South Korea is In For a Treat, And Washington State Benefits Too. by The Elephant's Child

The free trade agreement between the United States and South Korea (KORUS), negotiated in 2007, passed at last in October 2011 after years of delays and re-negotiations. That’s good, and now the decision is bearing fruit —literally.

We need all the bits of good news we can find. As of this year, the cherry growers of Washington State have shipped 368,000 boxes of fresh cherries to South Korea. Usually fresh cherries can be found only in upscale supermarkets there at a startling $10 a pound. A real luxury treat. This year’s shipment more than doubles last years export of 171,000 boxes, and the Korean Free Trade agreement eliminated the tariff of 24 percent.

The price of cherries in Korea will go down and more people will be able to enjoy them. South Korea is the fourth largest market for Washington goods and last year represented $1.4 billion of exports. They grow good cherries on the other side of the mountain, and they’re a real treat in season. We can expect cherry exports to South Korea to grow.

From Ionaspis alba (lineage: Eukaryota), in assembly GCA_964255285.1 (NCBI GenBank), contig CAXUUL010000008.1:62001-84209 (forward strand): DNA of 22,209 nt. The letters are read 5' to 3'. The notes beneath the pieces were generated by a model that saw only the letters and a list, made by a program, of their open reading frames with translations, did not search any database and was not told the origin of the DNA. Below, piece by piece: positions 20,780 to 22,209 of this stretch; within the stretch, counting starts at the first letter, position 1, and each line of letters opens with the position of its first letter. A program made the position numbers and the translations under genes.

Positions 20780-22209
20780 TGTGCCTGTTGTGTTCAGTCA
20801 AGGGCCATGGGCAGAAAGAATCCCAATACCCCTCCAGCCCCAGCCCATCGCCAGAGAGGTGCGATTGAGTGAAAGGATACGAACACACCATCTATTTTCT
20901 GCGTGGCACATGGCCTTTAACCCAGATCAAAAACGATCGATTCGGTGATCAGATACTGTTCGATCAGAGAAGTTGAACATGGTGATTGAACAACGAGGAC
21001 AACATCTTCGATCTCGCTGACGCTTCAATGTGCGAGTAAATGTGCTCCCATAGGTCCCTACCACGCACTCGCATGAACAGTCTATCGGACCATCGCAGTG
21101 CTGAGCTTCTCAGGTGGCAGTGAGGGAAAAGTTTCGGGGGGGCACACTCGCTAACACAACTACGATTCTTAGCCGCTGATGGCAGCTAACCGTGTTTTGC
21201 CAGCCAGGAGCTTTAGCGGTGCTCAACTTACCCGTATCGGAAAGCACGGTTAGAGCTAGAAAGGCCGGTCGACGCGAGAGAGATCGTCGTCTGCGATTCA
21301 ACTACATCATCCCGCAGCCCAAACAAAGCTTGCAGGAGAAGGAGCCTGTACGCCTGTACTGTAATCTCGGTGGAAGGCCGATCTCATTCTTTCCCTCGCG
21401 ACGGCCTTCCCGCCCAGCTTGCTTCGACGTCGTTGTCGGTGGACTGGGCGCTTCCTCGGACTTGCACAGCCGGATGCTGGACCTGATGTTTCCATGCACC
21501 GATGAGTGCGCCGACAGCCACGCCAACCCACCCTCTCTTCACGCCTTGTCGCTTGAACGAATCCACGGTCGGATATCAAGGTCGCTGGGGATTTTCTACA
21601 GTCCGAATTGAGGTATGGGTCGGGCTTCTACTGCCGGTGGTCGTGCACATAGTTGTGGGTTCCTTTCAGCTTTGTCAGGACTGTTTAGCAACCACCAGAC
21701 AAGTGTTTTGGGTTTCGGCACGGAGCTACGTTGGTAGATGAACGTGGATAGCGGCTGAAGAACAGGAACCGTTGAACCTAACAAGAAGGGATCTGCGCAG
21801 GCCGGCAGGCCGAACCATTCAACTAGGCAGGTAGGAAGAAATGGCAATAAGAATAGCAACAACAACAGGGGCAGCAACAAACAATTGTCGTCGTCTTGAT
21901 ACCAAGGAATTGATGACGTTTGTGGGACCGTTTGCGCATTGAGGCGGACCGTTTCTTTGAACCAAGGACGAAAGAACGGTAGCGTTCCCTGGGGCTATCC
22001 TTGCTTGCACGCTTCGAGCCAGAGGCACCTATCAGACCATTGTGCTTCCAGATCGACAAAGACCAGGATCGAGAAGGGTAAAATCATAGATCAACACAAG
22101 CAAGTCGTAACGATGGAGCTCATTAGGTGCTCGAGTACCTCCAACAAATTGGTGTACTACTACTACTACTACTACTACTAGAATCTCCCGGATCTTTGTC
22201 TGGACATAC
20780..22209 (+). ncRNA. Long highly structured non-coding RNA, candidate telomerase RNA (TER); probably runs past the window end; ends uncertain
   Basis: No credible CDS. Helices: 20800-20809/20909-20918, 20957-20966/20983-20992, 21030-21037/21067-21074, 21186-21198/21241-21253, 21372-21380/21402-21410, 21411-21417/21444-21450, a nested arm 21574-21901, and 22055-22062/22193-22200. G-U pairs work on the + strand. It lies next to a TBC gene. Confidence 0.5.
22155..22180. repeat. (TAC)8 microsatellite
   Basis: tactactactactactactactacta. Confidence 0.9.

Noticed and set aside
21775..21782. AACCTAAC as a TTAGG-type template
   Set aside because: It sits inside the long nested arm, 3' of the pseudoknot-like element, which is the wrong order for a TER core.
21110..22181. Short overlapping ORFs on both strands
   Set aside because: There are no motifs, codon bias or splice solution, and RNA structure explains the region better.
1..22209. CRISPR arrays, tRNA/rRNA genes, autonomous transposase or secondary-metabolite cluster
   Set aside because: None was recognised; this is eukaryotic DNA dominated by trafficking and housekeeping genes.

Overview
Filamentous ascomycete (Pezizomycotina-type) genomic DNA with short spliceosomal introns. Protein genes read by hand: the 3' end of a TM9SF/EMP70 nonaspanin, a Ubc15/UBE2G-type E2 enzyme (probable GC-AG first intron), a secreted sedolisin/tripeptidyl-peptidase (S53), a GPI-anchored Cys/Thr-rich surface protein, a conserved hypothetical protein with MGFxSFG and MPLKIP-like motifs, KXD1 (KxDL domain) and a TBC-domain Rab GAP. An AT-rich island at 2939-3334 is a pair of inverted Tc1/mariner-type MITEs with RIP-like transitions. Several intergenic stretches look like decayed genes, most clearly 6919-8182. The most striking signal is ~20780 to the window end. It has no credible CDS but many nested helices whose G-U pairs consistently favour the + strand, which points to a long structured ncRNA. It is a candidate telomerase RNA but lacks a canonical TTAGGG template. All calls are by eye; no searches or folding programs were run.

Free trade is a huge benefit of economic freedom. Takes more workers here to grow and ship cherries, and South Korea gets great fruit at a more reasonable price. We are so accustomed to the marvelous trade that brings us fruit from the Southern Hemisphere in the Winter, and fruits that we have never known before, that young people don’t know that there was not always this plenitude.